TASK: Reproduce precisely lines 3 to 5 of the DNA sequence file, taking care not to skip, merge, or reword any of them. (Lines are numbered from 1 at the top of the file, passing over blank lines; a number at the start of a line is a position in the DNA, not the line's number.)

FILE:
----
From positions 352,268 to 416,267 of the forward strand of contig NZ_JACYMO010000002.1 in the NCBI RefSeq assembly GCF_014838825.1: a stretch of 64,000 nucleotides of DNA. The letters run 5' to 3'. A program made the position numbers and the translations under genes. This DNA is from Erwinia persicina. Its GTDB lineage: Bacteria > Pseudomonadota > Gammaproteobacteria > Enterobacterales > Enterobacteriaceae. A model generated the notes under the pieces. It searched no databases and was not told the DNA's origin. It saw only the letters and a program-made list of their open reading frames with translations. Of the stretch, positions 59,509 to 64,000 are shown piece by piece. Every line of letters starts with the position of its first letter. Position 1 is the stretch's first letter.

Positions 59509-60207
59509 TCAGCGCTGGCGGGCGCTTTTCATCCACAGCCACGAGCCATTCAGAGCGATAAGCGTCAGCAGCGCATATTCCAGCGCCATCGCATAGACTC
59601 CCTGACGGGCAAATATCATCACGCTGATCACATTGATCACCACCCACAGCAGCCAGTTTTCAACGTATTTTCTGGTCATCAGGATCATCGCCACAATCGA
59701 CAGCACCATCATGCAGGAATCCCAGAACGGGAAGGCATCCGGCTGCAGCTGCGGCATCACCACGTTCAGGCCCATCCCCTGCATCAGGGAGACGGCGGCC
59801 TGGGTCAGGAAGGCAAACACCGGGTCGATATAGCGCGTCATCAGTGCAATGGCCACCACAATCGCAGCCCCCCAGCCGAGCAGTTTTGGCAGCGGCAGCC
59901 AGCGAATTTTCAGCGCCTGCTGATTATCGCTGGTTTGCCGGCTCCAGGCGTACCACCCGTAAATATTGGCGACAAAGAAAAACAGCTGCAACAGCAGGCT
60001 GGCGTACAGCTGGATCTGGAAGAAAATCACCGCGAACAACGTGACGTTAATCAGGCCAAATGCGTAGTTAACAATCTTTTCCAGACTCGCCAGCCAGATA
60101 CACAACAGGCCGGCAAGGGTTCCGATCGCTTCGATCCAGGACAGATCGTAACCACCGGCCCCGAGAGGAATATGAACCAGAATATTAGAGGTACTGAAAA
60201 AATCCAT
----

59509 TCAGCGCTGGCGGGCGCTTTTCATCCACAGCCACGAGCCATTCAGAGCGATAAGCGTCAGCAGCGCATATTCCAGCGCCATCGCATAGACTC
59601 CCTGACGGGCAAATATCATCACGCTGATCACATTGATCACCACCCACAGCAGCCAGTTTTCAACGTATTTTCTGGTCATCAGGATCATCGCCACAATCGA
59701 CAGCACCATCATGCAGGAATCCCAGAACGGGAAGGCATCCGGCTGCAGCTGCGGCATCACCACGTTCAGGCCCATCCCCTGCATCAGGGAGACGGCGGCC